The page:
Q3 · 2014Summer is over – back to the grind ... right?

Hello everyone,

So how are you feeling after your summer break? Rejuvenated and fresh?

I can’t tell you how many times I recently have heard people say something along the lines of: “Summer vacation? It was great, but seems like ages ago.” Even though they just got back to work a few days earlier! We all know that the best holidays can feel short lived. Just like your summer tan, you try to hang onto that emotional glow, but after a couple of days back in the office, the daily grind presses on and the sunny days of vacation are a distant memory. Why is this? Why is it so hard to sustain that positive and refreshed feeling?

What I observe is that at the start of their holiday time, many managers and business leaders arrive completely depleted; after a grueling few months of giving 150% at work, the vacation becomes a necessary time to step away from the intense routine and restore their energy reserves, to regain perspective and slowly get back to a state of overall well-being. Extended time away from the office is when overworked professionals reconnect with friends and family, and give attention to those parts of life like hobbies and exercise that are often neglected when schedules are packed.

And then they get back to work, recharged and ready to work like crazy again. They put their heads down and dive back into the same routines as before. Three months later, despite the awareness of what it would take to keep up the positive feeling, they realize that they are once again running on empty. And so it is time to plan the next vacation…

Our clients, who I consider truly effective people, have an entirely different approach to their time off

But it doesn’t have to be this way. Vacation is one of the sources for recharging the batteries, but it’s not the only source. The highest performers I work with rely on rituals and good habits, like regular exercise, that support their high performance throughout the year; vacation is when they can do more of it. They stay connected with the most important people around them as a default, not just when they have a couple of weeks off. Vacation becomes the time to reflect on their good habits and routines, and fine-tune as needed.

Do you perceive and cultivate your proximate environment as a performance enhancing factor, which propels you to greater heights?

One of the components of my P6PROP® model for sustainable high performance is called “Perception”. Vacation can be a great moment to think more about who is in your inner circle, or “camp”: obviously this is your family, but I also mean friends, mentors, and trusted colleagues. They form the safe, trustworthy and stable environment around you that is a foundation of your ability for sustainable high performance. Why are the people in your “camp” so important? They keep you connected emotionally, and you can trust that they will give you honest and open feedback, the basis for long-term personal growth. When you are with them, you are not putting on your best face, or playing a role. You can completely be yourself, even when you are feeling stressed, uncertain or vulnerable. In these relationships, you feel at home, you have a deep sense of belonging and you can let go and be your authentic self.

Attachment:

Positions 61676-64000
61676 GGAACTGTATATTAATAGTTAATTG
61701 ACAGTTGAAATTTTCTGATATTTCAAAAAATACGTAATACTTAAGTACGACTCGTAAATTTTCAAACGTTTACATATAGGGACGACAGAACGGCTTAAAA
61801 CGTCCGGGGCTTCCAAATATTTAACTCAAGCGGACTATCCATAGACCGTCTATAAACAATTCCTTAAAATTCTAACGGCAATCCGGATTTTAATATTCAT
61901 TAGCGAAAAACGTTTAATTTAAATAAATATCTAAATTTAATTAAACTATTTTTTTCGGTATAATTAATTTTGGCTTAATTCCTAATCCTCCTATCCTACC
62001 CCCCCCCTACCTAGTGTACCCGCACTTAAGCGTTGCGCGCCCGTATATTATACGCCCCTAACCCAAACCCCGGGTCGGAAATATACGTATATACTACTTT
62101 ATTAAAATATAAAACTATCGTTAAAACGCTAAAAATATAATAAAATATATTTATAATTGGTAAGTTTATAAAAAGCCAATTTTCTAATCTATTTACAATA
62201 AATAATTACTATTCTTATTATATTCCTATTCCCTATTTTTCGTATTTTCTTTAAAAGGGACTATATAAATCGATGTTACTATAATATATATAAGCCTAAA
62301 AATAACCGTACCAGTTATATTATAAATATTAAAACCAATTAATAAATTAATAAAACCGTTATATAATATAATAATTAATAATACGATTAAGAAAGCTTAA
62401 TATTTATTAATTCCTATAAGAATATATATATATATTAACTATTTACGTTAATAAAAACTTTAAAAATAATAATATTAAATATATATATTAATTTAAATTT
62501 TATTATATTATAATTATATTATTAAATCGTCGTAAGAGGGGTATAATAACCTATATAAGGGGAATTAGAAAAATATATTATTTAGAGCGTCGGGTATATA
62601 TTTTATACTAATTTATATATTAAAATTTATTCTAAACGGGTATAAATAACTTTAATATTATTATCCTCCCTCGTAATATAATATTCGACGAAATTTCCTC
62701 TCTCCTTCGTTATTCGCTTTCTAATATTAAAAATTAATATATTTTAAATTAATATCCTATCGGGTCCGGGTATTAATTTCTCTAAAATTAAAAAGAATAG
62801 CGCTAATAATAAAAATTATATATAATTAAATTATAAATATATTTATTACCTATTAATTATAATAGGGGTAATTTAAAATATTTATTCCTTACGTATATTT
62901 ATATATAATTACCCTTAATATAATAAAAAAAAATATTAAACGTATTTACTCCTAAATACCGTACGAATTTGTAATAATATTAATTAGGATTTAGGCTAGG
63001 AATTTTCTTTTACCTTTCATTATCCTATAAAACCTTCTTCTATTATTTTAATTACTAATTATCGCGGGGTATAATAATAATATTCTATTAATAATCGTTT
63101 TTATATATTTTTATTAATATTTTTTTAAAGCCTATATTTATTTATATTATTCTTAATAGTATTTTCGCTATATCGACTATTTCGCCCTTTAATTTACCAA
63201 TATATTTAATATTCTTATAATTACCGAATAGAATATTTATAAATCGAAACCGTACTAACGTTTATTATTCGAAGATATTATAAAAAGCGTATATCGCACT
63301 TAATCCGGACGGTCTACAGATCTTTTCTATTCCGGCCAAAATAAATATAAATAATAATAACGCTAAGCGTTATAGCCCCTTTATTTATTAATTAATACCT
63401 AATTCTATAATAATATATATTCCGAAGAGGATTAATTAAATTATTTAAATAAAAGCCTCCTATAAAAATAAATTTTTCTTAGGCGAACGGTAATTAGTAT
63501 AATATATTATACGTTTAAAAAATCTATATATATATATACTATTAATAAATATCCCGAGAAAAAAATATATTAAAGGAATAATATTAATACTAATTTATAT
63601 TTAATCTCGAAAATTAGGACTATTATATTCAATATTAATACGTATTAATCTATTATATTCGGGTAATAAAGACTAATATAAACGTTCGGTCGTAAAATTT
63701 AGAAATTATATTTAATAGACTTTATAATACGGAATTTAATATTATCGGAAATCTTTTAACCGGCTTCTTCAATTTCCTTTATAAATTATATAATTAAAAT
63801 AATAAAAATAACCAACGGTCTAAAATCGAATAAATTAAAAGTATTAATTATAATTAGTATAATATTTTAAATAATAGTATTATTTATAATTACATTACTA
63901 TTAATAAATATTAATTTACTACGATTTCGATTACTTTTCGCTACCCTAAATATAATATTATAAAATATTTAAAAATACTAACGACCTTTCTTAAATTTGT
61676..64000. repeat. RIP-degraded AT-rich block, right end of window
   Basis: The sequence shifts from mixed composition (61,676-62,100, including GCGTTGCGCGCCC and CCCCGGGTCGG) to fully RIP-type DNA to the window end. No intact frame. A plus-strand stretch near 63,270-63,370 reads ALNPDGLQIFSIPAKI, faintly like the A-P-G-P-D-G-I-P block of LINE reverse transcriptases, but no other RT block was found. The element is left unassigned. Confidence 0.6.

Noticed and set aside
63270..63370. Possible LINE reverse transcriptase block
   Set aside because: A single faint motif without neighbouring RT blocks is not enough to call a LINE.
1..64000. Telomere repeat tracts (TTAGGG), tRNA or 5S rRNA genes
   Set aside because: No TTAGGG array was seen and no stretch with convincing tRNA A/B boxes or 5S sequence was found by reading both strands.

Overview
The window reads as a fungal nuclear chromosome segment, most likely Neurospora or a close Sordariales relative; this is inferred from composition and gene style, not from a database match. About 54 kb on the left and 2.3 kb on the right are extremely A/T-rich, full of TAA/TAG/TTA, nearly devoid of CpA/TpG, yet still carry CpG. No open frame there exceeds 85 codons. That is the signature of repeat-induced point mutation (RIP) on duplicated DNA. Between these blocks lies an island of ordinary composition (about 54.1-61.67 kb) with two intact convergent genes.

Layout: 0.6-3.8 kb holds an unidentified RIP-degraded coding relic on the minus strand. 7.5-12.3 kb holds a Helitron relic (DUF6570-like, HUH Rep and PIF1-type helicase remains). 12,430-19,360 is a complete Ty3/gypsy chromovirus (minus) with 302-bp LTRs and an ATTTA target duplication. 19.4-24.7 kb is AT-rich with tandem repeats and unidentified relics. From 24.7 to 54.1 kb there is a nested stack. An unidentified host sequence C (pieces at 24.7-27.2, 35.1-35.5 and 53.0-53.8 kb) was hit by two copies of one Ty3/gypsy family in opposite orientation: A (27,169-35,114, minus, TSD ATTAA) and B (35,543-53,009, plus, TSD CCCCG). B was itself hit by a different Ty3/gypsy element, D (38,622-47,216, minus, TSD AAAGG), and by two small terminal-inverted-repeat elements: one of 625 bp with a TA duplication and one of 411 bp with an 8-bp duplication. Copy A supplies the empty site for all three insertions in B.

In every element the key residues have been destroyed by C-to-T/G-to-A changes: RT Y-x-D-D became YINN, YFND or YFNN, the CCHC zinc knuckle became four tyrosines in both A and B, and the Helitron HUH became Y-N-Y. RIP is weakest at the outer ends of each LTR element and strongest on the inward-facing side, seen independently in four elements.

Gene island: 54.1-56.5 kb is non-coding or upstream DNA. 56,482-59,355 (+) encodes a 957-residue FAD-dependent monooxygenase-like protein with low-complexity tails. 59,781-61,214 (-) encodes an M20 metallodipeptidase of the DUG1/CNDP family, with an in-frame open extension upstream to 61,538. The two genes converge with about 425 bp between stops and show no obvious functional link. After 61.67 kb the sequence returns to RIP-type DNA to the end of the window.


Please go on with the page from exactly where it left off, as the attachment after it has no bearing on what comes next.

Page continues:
Ask yourself who is in your camp. Define who is in this trusted circle, and for what reason.

Knowing who is in your camp, and why, will help you to prioritize them, and will fuel your commitment to keep these relationships strong and healthy.

Let me give you and example. Let’s say you have a weekly lunch date with a colleague you have known for a long time. Is this the kind of person with whom you could share an important concern or issue? Would you let them know not just about your successes but about your failures as well, without fear of judgment? When you get back to your desk, do you feel energized, unburdened, or that you have more clarity? Or are these lunches a weekly repeat of the same small talk, gossip and complaints, without much depth and substance?

Ask yourself what you have truly gained from this interaction, and from the relationship.

There is of course room for all types of interactions (and sometimes even friendships), in the professional context. I am not saying to suddenly cut people out of your life. But when you commit all of your time to the outer circle, you risk that you don’t have sufficient time for the people in your camp – your inner circle. You know how busy you are, so evaluate how you commit your time – and make sure that you invest enough of it with the people who support your personal growth. Be careful: Don’t take these relationships for granted. Cultivate them. Set aside time for them on a regular basis and establish rituals to keep stay connected. And be sure to reciprocate – when you are a person of trust for someone else, give more than you expect to receive. Honor them by sharing your time, listening, and offering your honest feedback just as they do for you. Be there for them.

Think of the time you invest with your camp as a good habit. Make sure that you are purposeful and mindful about keeping in touch as a regular action. Make the conscious decision to keep up the strong bond, not just when it is convenient or when time permits.

Don’t think of your next vacation as the time to recuperate from your busy life. Approach it as well-deserved time to reinforce all that you are already doing to achieve sustainable high performance.